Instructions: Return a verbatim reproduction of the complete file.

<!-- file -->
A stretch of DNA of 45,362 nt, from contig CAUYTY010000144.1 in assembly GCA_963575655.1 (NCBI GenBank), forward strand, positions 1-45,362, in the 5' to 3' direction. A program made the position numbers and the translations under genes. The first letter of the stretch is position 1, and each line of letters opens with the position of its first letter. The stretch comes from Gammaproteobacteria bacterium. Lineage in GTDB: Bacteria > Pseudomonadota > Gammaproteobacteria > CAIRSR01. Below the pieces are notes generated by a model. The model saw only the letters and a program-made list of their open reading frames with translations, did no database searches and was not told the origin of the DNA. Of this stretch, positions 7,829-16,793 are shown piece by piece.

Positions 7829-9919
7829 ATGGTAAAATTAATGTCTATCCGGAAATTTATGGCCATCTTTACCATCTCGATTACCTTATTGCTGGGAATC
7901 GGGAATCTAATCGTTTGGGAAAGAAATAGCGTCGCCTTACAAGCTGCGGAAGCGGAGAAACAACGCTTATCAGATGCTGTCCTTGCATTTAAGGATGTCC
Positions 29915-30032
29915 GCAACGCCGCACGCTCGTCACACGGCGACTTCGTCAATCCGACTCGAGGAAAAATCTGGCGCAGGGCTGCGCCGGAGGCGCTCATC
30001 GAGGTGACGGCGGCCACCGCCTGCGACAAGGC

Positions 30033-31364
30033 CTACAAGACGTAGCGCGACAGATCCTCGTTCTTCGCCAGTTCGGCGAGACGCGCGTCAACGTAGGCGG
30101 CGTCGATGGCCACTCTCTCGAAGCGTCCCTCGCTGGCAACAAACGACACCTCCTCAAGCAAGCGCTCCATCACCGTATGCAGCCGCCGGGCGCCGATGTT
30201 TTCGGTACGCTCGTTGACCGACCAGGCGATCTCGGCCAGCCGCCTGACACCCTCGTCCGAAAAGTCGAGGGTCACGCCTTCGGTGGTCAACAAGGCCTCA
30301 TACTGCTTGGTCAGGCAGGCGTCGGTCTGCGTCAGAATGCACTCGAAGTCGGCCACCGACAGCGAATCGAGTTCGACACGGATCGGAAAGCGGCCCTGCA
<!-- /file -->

A stretch of DNA of 45,362 nt, from contig CAUYTY010000144.1 in assembly GCA_963575655.1 (NCBI GenBank), forward strand, positions 1-45,362, in the 5' to 3' direction. A program made the position numbers and the translations under genes. The first letter of the stretch is position 1, and each line of letters opens with the position of its first letter. The stretch comes from Gammaproteobacteria bacterium. Lineage in GTDB: Bacteria > Pseudomonadota > Gammaproteobacteria > CAIRSR01. Below the pieces are notes generated by a model. The model saw only the letters and a program-made list of their open reading frames with translations, did no database searches and was not told the origin of the DNA. Of this stretch, positions 7,829-16,793 are shown piece by piece.

Positions 7829-9919
7829 ATGGTAAAATTAATGTCTATCCGGAAATTTATGGCCATCTTTACCATCTCGATTACCTTATTGCTGGGAATC
7901 GGGAATCTAATCGTTTGGGAAAGAAATAGCGTCGCCTTACAAGCTGCGGAAGCGGAGAAACAACGCTTATCAGATGCTGTCCTTGCATTTAAGGATGTCC
Positions 29915-30032
29915 GCAACGCCGCACGCTCGTCACACGGCGACTTCGTCAATCCGACTCGAGGAAAAATCTGGCGCAGGGCTGCGCCGGAGGCGCTCATC
30001 GAGGTGACGGCGGCCACCGCCTGCGACAAGGC

Positions 30033-31364
30033 CTACAAGACGTAGCGCGACAGATCCTCGTTCTTCGCCAGTTCGGCGAGACGCGCGTCAACGTAGGCGG
30101 CGTCGATGGCCACTCTCTCGAAGCGTCCCTCGCTGGCAACAAACGACACCTCCTCAAGCAAGCGCTCCATCACCGTATGCAGCCGCCGGGCGCCGATGTT
30201 TTCGGTACGCTCGTTGACCGACCAGGCGATCTCGGCCAGCCGCCTGACACCCTCGTCCGAAAAGTCGAGGGTCACGCCTTCGGTGGTCAACAAGGCCTCA
30301 TACTGCTTGGTCAGGCAGGCGTCGGTCTGCGTCAGAATGCACTCGAAGTCGGCCACCGACAGCGAATCGAGTTCGACACGGATCGGAAAGCGGCCCTGCA